In a 3GPP system, a Time Division Duplex (TDD) radio frame is composed of intermixed UL and DL timeslots in which communication signals in the form of UL and DL bursts are transmitted. A clocking signal for a cell is broadcast on a Synchronization Channel (SCH) by a Node B and defines the Node B's frame of reference with which downlink bursts are synchronized. The UE derives its cell timing from the received SCH signal, delayed by the Node B-UE one-way propagation time. Nominally, with no Timing Advance applied, the UE begins an UL burst at the start of an UL timeslot with respect to its own frame of reference. If there were zero propagation delay, i.e. instantaneous communication, the start of that UL burst would be received at the Node B at exactly the start of the UL timeslot at the Node B's frame of reference. This is depicted in FIG. 1a.
 Since it does in fact takes some time for the transmitted signals to travel to the receiver, there is a propagation delay. Accordingly, the UE derived clock, which defines the UE's frame of reference, is delayed from the reference clock in the Node B by the one-way propagation time. In the nominal case of the UE starting an UL burst at the start of an UL timeslot in its own frame of reference, which is already delayed with respect to the Node B's frame of reference, the burst is received at the Node B delayed by the Node B-UE two-way propagation time. This is depicted in FIG. 1b from the Node B's frame of reference.
 If the UL bursts shown in FIG. 1b arrive at the Node B beyond some time window, they may not be detected; if they are detected, they maybe be received with degraded quality. Timing Advance means that the UE sends its UL bursts earlier than it otherwise would, i.e., before the start of an UL timeslot in the UE's frame of reference, such that its UL bursts are received at the Node B within that time window in order to facilitate detection and minimize or eliminate signal degradation. With a Timing Advance adjustment that exactly compensates for the two-way propagation delay, the UL and DL bursts are, at the Node B's frame of reference, as reflected in FIG. 1a. Note that the system utilizes a guard period GP so that it can still function if the Timing Advance adjustment does not exactly compensate for the two-way propagation delay.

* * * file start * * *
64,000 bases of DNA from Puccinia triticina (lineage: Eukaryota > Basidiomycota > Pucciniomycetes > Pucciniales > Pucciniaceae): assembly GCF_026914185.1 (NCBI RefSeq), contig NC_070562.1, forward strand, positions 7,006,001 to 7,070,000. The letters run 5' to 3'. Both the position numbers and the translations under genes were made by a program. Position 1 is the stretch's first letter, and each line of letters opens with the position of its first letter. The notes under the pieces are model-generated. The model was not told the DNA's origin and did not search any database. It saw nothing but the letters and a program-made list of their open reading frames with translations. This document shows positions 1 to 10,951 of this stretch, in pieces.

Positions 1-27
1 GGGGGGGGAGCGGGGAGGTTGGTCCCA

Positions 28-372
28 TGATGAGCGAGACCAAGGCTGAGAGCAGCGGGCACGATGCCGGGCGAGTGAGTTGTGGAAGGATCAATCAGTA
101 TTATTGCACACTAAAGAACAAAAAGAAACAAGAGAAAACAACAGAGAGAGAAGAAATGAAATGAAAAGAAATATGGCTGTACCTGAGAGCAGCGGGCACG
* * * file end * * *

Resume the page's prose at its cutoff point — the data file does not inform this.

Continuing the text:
Timing Advance is conventionally determined with respect to the Node B's frame of reference based on the difference in timing of the received UL burst and the timeslot for which it is designated which is known as Timing Deviation. Because the propagation delay is a function of the travel time of the communication signal, it can change during the course of a communication. This is quite often the case with mobile UEs which change location while being used. Accordingly, after a timing advance is initially set it needs to be adjusted based on changes in Timing Deviation.
 Nominally, the amount of Timing Advance is determined in a Radio Network Controller (RNC) associated with the Node B and signaled to the UE. When handing over to a new cell which supports Timing Advance, the UE either 1) autonomously determines the amount of timing advance to use in the new cell or 2) applies no Timing Advance in the new cell if it temporarily utilizes a timeslot which, because of a larger than nominal guard period, is more tolerant of large timing deviations. Once handover is complete, the nominal procedure applies. For the non-handover case, Timing Advance is preferably controlled by a closed loop between the UE, Node B and RNC, as follows:
 1. Uplink bursts are received at Node B.
 2. Node B measures the Timing Deviation of the received bursts, generally once per frame.
 3. Node B reports (non-zero) Timing Deviation measurements to the RNC.
 4. From the Timing Deviation measurements, the RNC initially determines or updates the amount of Timing Advance the UE shall apply.
 5. The RNC signals, via the Node B, to the UE the amount of Timing Advance to apply. Updates are sent only infrequently.